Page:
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T-shirts made of organic cotton from Andhra a big hit in Belgium

‘It ensures 30% additional income for tribal farmers of North Andhra’

July 23, 2019 11:40 pm | Updated July 24, 2019 12:21 pm IST - VISAKHAPATNAM

Cotton being grown by tribals near Ramabhadrapuram in Vizianagaram district.

Cotton being grown by tribals near Ramabhadrapuram in Vizianagaram district.

T-shirts made from organic cotton cultivated by tribals of North Andhra are now becoming extremely popular among music lovers in Belgium.

As many as 30,000 T-shirts made with the cotton in the garment factories based at Tirupur and Coimbatore are now used by the 8,000 participants in one of the biggest electronic dance music festivals ( www.tomorrowland.com ) organised by Tomorrowland in Belgium from July 19 to 29.

The Tomorrowland team, on account of celebrating their 15th anniversary, aspires to send out a powerful message by opting for sustainable T-shirts for their crew members. RESET, a futuristic innovation by Grameena Vikas Kendram, an NGO, has partnered with Urban Fibres, Belgium, to make this a reality.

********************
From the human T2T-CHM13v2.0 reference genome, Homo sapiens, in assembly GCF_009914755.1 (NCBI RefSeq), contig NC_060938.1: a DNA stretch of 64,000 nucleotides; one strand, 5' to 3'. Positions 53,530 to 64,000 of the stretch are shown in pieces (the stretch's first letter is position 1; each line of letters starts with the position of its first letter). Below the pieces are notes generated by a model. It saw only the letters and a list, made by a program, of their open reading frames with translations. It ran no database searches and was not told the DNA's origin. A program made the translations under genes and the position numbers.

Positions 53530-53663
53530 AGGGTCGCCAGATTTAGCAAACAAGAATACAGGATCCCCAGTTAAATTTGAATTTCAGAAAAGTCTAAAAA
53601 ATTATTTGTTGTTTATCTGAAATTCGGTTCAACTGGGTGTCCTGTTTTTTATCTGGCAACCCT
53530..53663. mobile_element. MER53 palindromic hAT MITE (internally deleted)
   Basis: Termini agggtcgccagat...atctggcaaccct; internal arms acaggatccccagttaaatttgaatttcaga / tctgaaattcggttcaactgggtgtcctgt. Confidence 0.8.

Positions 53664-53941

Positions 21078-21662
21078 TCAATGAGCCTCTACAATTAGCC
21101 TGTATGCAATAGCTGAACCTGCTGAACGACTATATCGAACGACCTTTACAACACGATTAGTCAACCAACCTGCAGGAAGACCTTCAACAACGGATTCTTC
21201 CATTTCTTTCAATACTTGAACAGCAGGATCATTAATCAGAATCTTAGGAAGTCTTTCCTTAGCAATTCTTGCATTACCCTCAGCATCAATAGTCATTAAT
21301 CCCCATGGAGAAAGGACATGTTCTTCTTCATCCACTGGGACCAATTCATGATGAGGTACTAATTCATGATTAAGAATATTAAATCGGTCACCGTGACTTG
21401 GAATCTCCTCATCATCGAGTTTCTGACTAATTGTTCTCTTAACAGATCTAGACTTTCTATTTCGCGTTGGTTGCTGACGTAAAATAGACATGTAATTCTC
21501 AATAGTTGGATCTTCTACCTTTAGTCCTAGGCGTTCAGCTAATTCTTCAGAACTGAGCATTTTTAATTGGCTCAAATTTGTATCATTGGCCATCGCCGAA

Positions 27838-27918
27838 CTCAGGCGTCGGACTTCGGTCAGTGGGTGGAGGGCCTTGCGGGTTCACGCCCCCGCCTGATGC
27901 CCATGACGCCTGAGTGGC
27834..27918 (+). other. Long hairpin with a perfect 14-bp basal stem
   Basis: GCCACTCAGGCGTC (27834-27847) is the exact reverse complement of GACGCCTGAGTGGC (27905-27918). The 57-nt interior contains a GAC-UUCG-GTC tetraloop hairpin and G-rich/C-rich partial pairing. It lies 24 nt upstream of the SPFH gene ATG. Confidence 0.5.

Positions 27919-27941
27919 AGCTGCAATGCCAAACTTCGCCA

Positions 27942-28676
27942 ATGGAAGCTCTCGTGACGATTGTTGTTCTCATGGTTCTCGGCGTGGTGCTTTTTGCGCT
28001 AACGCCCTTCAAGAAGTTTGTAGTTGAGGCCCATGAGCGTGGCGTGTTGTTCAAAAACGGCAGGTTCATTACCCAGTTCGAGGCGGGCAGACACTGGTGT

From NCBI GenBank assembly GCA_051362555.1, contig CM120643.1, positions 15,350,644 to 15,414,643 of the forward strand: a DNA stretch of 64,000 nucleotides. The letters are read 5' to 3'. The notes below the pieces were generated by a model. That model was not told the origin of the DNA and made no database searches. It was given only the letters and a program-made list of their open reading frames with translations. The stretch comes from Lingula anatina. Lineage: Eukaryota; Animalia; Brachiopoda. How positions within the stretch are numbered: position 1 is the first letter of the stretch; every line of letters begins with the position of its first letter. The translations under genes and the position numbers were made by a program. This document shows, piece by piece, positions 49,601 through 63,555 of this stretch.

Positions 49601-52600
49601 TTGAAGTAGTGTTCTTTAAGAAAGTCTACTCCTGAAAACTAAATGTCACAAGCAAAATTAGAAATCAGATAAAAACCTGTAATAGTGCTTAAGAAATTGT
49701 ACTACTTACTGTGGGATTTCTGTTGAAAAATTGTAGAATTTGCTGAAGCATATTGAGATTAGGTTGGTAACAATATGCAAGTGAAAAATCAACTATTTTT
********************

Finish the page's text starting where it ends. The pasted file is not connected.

The cotton was raised in 26 villages under Pachipenta, Kurupam and Gummalakshmipuram in Vizianagaram district and Bhamini of Srikakulam district by the tribals. In all 18, tonnes of cotton was collected from the 230 farmers by cultivating it in 250 acres. The yield would have been much more but for the heavy devastation caused by Cyclone Titli in October last year.

The project was taken up under Regenerate the Environment Society and Economy through Textiles (RESET). The regenerative cotton was produced using climate resilient techniques and carbon farming. The entire RESET ecosystem with farmers, ginner, spinner, knitter, dyer and garment workers, all located in India, have taken the utmost care at every step of the task.

‘Proud moment’

“It’s a proud moment for us to sell 30.000 sustainable crew T-shirts for one of world’s largest music festivals by assuring 30% additional income for the tribal cotton growers of Vizianagaram and Srikakulam districts,” Sarat Gidda, vice-president of the NGO, told The Hindu .

Before taking up the project, the farmers were convinced not to use chemical pesticides and herbicides and synthetic fertilisers. The unisex model T-shirts were made with carefully chosen fabric and print dyes that are not harmful to humans and the eco-system, he pointed out.

‘Aiming high’

The NGO is firm in involving more farmers to set out to achieve astronomical figures of 62,500 acres and 15,000 farmers in the coming five years. Through RESET, it has plans to take up organic cotton cultivation in Kadapa of Andhra Pradesh and Warangal of Telangana during the current year. “Our aim is to create the world’s first regenerative cotton value chain by imbibing the principles of ethical production and calling for conscious consumption, seriatim setting in motion, a self-sustaining system,” he stated.

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